Ardennes 2016

the great and exciting cobbled classics are over, now the week of the boring uphill sprints, known as the Ardennes Classics, is ahead.

Amstel Gold Race
Fleche Wallone
Liege-Bastogne-Liege

The questions:
Will we get an exciting Amstel Gold / Fleche Wallone for once? Or is it waiting for Cauberg + Mur de Huy again..

Which are the main riders to look out for?

Who will be the surprise this year?

Who will dissappoint?

Discuss it here :)

There are so many interesting questions to speculate about, so why not have a thread to do so
 
May 20, 2010
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I'm eagerly waiting to see what Sky have done with Kwiatkowski. Will he be able to deliver a stunnig result on both Sundays?
 
Just waiting for the final climb isn't very exciting. Nearly never are big moves made in FW for instance. Everyone just waits for the final climb. I guess the last 6 minutes are exciting though.
 
Guess we just have different opinions here. :)
I for one like watching even the somewhat dull parts of a race, knowing that all hell could break lose at any point. Sure, sometimes no big moves are made, but that's just the dynamic of that particular race.
 
Tiesj Benoot will win Amstel and surprise everyone in the Ardennes. Gerrans will fall and abandon. Hopefully.

Henao will win La Flèche, beating Don Ale and Purito easily

Valverde wins L-B-L for the 4th time in a sprint against Benoot
 
The race dynamic is just not there. Sure, the final kilometers are exciting. But a 100km finale like in Roubaix or Gent Wevelgem is out of the question.

I think if they make the back-end of a race less heavy, like RVV/Roubaix, last 15km without a major hill, then you get a much more open race. Leave all other hills in there, if they race on them, you'll get a heavy selection
 
I have no expectations whatsoever, so I could actually end up enjoying anything that happens before the final 5 km of each race.
I'm curious to see what Benoot can do in AGR, after a somewhat disappointing cobbled season.
 
Re:

rhubroma said:
In addition to Nibali, Valverde and Rodriquez, it's a damn shame we don't get Contador, Froome and Quintana at least for LBL.
Quintana is scheduled to take part in L-B-L, but he sucked last year. Hopefully he will do better. If he does, Movistar will be able to control the race with Visconti and Moreno also, OR play them out earlier.
 
Re: Re:

Valv.Piti said:
rhubroma said:
In addition to Nibali, Valverde and Rodriquez, it's a damn shame we don't get Contador, Froome and Quintana at least for LBL.
Quintana is scheduled to take part in L-B-L, but he sucked last year. Hopefully he will do better. If he does, Movistar will be able to control the race with Visconti and Moreno also, OR play them out earlier.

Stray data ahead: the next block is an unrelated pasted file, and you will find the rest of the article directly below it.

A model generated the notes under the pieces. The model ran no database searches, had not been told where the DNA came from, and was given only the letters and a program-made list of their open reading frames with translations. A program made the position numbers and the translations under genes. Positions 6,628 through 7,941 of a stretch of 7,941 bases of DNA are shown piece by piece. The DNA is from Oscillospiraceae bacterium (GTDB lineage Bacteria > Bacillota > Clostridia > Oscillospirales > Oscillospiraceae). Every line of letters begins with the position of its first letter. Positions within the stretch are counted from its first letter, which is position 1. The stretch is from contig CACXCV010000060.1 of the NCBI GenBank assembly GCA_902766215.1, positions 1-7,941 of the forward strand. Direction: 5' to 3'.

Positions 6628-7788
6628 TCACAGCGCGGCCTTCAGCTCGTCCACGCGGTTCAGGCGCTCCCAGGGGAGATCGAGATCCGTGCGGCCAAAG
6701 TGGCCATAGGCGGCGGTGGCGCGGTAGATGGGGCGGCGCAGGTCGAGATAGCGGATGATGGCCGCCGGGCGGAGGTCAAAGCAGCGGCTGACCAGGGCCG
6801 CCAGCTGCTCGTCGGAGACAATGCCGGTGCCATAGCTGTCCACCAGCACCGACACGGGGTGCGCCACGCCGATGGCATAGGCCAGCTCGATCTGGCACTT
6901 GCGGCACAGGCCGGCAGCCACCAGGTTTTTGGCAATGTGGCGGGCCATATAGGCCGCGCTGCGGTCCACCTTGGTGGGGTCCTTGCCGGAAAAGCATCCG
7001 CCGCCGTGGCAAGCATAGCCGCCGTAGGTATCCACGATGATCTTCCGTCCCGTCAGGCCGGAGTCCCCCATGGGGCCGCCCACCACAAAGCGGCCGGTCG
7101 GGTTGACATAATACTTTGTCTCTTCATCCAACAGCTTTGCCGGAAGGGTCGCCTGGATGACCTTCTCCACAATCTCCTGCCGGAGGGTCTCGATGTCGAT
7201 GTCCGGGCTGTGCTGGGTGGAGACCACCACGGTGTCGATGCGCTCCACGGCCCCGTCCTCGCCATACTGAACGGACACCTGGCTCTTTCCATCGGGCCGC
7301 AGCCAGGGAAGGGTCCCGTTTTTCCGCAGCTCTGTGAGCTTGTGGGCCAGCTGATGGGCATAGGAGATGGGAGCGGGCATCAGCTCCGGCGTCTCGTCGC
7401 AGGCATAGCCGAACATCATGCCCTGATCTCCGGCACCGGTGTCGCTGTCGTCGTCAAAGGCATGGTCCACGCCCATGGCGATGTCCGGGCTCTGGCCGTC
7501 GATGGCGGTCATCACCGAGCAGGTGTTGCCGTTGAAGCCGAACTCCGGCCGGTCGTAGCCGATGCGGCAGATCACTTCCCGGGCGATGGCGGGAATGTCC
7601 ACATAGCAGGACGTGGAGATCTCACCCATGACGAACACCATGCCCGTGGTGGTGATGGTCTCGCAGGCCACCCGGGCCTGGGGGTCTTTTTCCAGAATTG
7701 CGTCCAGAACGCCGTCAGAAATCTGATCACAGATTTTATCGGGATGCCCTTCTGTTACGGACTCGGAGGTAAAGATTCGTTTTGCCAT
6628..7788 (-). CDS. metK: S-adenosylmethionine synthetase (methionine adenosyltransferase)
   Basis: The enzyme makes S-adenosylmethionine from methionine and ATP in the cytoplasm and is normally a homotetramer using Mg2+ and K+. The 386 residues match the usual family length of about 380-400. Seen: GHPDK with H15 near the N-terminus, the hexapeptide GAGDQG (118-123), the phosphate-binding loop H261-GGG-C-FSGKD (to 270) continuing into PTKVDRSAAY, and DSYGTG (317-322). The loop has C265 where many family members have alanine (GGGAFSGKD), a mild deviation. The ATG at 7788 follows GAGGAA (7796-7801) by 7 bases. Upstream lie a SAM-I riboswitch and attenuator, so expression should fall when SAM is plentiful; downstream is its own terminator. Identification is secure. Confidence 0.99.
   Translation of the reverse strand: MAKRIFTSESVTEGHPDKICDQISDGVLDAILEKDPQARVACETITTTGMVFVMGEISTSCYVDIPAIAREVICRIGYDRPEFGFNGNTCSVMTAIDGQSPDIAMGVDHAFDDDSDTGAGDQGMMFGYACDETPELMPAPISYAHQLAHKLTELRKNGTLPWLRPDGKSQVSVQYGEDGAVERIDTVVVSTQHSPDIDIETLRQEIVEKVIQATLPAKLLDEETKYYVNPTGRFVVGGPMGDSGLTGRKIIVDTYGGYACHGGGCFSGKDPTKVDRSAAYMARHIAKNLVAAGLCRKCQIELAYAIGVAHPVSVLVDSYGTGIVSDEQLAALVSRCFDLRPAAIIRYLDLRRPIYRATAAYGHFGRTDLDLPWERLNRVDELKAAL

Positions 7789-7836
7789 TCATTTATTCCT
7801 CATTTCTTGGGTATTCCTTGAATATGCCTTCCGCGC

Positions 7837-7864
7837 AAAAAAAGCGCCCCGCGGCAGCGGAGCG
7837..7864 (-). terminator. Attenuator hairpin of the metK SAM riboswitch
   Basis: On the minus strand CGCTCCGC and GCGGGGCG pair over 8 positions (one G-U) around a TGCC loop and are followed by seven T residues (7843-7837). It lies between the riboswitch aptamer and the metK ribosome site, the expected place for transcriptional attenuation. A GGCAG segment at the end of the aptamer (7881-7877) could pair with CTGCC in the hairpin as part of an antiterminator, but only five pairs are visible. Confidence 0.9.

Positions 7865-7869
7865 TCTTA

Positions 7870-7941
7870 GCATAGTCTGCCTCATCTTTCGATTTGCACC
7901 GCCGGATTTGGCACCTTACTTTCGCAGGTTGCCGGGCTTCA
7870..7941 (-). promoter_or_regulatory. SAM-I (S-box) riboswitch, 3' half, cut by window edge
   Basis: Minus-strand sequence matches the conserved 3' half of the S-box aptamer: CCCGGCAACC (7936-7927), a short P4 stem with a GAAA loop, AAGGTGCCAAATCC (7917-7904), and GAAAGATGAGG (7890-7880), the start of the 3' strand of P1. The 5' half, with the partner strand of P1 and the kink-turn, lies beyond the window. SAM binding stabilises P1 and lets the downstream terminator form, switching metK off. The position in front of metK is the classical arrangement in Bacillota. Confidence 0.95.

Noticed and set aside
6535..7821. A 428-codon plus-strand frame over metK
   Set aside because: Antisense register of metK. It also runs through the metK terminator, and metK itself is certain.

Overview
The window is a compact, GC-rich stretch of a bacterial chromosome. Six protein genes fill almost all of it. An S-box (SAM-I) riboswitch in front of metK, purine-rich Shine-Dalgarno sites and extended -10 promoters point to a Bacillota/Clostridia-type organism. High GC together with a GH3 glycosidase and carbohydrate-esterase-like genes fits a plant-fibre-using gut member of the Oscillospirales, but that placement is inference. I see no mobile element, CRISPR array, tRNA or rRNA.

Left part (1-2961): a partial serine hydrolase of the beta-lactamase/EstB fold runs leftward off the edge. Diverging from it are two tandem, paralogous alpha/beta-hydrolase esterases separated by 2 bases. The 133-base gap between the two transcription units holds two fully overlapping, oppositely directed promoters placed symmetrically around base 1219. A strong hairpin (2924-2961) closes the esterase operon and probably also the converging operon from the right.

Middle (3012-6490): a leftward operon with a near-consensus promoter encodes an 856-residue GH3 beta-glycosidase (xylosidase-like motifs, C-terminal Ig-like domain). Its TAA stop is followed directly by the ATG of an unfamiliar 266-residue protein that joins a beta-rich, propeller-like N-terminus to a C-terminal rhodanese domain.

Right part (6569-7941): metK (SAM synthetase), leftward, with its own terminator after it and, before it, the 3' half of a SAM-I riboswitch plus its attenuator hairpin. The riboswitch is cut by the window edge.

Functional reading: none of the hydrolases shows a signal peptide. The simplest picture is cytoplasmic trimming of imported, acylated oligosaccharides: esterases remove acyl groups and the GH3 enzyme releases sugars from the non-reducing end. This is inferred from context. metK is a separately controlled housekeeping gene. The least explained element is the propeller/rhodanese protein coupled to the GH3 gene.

Oh, hadn't realized that thanks.
 
I think there's a couple of problems with the Ardennes classics that the Cobbled classics don't have

- The benefit of sitting in the peloton is greater. There's less consistent fighting for positions, roads are less narrow, so there's a lot less selection going on early on. It also means that teams are preserved for longer and that attacks can be brought back way later then in cobbled classics
- It is possible for the favourites to make the difference on the last 2-3km of the race.
- More teams think they benefit from making sure the difference is made on the last 2-3km of the race
- Because of these, a *** load of riders don't anticipate, because they're afraid of being brought back before the last climb, and are essentially top 20 fodder. See Mollema and the like
 
Aug 31, 2012
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I really like uphill sprints. The Ardennes are great, especially FW. Usually amongst the top 3 minutes of televised cycling every ear
 
Uphill sprints can be great. As a variation, and in low doses. However, these are some of the most prestigious classics. Classics are well like because of the action they provide from favourites from far out. Liege is in the same category as Flanders and Roubaix, yet it pales in comparison to those races in the action that it provides. Sure you have Sanremo, but there the lottery element is the specific niche that the race carved out.

I don't mind the Fleche as it is. It's been like that for a while and it's a nice counterpart to the much worse scheldeprijs as an unofficial WC sprint up the hill. It's on wednesday anyway, so you rarely have the time to watch it for long. From AGR and Liege, though, I want to see more. One uphill sprint amongst the biggest ardennes classics is enough. I want the ardennes classics to have climber actions on hilly terrain that they wouldn't ever do in a GT because of GC.

I like uphill sprints way better as stages of stage races. Nice variety to bunch sprints, though it's even better if a hilly stage provides more opportunities than a sprint uphill. And even then I don't want a race to overdo it like the Vuelta.
 

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